An American movie actress, best known for playing dumb blondes, is Scotland Yard's prime suspect when her husband, Lord Edgware, is murdered. The great detective, Hercule Poirot, digs deeper into the case.
Rosemary Barton, the beautiful wife of a top attorney, dies during their anniversary party at an exclusive restaurant. Later a suicide note is found along with traces of cyanide in her drink, but murder cannot be ruled out.
Robert Michael Lewis
Hercule Poirot attends a dinner party in which one of the guests clutches his throat and suddenly dies. The cause seems to be natural until another party with most of the same guests produces another corpse.
Although the evidence appears to be overwhelming in the strangulation murder of a blackmailer, Miss Marple's sole 'not guilty' vote hangs the jury 11-1. She becomes convinced that the real murderer is a member of a local theatrical troupe, so she joins them in order to gather information. The clues lead back many years to a single disastrously unsuccessful 1951 performance of a dreadful play written by the group's hammy director, H. Driffold Cosgood. Although at that time, several of the current cast members were only children, more murders follow before Miss Marple ultimately exposes the killer. Written by
There are various references to the work of William Shakespeare: the title hails from "Hamlet" Act I, Scene V (lines 27-28) where the Ghost speaks: "Murder most foul, as in the best it is;/But this most foul, strange, and unnatural." A key phrase in the film hails from "Romeo and Juliet" ("What's in a name? That which we call a rose/By any other name would smell as sweet" (Act II, Scene II)). And Cosgood alludes to "Macbeth"'s line "Sleep that knits up the ravelled sleave of care" (Act II, Scene II, lines 34-35). See more »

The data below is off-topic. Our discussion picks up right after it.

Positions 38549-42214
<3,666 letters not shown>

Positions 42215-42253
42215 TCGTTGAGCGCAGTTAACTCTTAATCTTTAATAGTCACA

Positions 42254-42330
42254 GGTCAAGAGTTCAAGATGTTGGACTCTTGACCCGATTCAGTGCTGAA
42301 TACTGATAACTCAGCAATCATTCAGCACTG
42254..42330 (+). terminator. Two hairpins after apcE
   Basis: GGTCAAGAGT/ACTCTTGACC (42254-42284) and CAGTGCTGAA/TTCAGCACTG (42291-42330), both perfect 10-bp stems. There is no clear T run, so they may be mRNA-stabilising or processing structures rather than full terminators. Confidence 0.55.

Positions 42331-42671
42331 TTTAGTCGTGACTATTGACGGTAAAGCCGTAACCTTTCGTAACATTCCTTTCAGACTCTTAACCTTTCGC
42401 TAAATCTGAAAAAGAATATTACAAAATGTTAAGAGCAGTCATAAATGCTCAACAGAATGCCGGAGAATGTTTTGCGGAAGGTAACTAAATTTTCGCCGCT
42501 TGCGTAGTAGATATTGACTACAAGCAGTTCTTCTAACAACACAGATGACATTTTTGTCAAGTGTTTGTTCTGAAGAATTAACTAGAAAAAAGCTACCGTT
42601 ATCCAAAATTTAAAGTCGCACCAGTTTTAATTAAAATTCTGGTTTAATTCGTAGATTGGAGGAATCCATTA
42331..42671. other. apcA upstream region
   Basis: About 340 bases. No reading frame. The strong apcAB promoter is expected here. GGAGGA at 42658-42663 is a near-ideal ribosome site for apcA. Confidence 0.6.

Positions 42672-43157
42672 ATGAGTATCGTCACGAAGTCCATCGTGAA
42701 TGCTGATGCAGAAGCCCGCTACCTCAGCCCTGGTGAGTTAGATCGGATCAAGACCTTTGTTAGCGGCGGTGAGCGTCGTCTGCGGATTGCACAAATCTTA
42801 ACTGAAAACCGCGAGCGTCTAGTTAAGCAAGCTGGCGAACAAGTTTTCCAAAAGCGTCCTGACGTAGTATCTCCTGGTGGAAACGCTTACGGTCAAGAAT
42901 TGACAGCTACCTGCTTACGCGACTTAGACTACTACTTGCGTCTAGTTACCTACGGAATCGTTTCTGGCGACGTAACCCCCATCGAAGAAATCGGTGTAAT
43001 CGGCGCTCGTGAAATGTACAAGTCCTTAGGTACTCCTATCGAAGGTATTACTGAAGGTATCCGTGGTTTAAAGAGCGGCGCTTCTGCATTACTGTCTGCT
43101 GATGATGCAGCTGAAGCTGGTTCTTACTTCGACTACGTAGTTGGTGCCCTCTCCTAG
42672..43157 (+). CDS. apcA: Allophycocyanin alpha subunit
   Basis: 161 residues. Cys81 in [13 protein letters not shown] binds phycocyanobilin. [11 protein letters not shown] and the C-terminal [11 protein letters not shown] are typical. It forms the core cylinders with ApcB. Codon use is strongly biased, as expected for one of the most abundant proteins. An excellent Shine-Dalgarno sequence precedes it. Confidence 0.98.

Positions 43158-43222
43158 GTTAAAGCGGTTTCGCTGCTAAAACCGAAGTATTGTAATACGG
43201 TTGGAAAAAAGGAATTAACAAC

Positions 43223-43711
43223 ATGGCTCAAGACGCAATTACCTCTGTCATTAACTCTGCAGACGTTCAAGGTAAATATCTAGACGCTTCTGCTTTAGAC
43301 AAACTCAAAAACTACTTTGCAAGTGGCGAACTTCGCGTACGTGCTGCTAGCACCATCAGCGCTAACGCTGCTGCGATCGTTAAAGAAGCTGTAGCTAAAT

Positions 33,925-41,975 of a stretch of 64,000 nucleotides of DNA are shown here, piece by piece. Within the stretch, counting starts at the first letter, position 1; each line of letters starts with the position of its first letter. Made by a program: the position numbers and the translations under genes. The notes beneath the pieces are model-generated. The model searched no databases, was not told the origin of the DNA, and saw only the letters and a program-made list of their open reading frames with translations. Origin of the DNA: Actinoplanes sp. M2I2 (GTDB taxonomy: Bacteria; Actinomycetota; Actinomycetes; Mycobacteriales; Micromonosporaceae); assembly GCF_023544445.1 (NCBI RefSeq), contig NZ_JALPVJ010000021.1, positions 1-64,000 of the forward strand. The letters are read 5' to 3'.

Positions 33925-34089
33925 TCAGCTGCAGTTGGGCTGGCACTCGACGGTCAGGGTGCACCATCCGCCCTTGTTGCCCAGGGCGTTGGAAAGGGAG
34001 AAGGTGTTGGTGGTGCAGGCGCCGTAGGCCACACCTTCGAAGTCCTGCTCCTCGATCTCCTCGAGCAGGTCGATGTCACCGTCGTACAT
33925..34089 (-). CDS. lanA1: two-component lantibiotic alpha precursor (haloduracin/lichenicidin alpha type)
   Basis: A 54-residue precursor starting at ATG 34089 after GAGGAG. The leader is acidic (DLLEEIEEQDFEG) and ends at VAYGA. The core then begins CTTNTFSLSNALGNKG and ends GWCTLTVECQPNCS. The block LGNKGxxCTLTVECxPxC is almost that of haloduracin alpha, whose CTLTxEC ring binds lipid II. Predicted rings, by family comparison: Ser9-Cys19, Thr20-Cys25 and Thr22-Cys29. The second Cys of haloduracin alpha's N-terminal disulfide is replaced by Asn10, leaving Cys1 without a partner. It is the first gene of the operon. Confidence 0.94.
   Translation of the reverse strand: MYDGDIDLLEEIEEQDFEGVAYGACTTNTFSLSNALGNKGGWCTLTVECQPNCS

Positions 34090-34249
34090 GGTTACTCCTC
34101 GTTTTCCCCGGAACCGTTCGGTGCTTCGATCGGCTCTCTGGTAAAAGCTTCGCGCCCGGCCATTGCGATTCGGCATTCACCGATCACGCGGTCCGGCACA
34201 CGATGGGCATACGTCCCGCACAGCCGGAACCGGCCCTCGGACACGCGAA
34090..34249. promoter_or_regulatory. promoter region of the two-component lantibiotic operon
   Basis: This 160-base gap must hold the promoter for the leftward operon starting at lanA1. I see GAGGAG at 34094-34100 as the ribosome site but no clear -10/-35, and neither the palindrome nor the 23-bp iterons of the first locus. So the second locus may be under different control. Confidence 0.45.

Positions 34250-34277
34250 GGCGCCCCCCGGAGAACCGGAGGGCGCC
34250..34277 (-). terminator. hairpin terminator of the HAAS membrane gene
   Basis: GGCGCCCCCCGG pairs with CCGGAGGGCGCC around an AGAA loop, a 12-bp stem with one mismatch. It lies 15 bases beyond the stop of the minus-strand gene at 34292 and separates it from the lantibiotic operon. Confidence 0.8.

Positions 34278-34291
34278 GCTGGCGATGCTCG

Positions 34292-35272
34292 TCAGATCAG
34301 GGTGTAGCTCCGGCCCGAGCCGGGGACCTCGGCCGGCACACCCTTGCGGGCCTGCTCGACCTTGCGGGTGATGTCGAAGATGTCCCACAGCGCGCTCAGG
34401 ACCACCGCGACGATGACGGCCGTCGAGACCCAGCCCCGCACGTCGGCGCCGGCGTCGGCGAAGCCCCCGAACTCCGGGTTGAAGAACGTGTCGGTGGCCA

The courtroom's main doors are decorated with the coat-of-arms of the king of Norway. See more »
Jane's on jury duty and is the only one to find NOT GUILTY to a murder charge so she is off to find the real killer. She auditions to join the cast of a traveling players group in a get-up with a huge hydrangea blossom plunked in her bosom and recites "The killing of Dan McGrew". It's wonderful. The rest of the film is entertaining and the finale typically ironic and comical. These films are great, easy to watch and very light hearted.
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